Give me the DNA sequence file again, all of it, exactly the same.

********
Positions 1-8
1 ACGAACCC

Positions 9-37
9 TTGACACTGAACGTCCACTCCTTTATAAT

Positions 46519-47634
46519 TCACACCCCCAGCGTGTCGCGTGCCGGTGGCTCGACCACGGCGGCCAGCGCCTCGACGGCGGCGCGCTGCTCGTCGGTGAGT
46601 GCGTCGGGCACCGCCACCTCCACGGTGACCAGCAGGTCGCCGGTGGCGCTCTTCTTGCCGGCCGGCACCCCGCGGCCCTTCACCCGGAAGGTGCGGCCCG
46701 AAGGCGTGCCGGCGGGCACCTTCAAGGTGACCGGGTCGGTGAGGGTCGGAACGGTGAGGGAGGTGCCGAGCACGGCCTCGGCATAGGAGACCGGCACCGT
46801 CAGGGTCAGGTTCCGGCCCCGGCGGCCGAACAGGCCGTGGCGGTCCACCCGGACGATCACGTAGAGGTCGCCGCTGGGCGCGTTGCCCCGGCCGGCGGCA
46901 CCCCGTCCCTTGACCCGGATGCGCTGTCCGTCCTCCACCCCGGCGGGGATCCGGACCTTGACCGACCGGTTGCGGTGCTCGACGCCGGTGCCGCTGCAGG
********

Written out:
Positions 1-8
1 ACGAACCC

Positions 9-37
9 TTGACACTGAACGTCCACTCCTTTATAAT

Positions 46519-47634
46519 TCACACCCCCAGCGTGTCGCGTGCCGGTGGCTCGACCACGGCGGCCAGCGCCTCGACGGCGGCGCGCTGCTCGTCGGTGAGT
46601 GCGTCGGGCACCGCCACCTCCACGGTGACCAGCAGGTCGCCGGTGGCGCTCTTCTTGCCGGCCGGCACCCCGCGGCCCTTCACCCGGAAGGTGCGGCCCG
46701 AAGGCGTGCCGGCGGGCACCTTCAAGGTGACCGGGTCGGTGAGGGTCGGAACGGTGAGGGAGGTGCCGAGCACGGCCTCGGCATAGGAGACCGGCACCGT
46801 CAGGGTCAGGTTCCGGCCCCGGCGGCCGAACAGGCCGTGGCGGTCCACCCGGACGATCACGTAGAGGTCGCCGCTGGGCGCGTTGCCCCGGCCGGCGGCA
46901 CCCCGTCCCTTGACCCGGATGCGCTGTCCGTCCTCCACCCCGGCGGGGATCCGGACCTTGACCGACCGGTTGCGGTGCTCGACGCCGGTGCCGCTGCAGG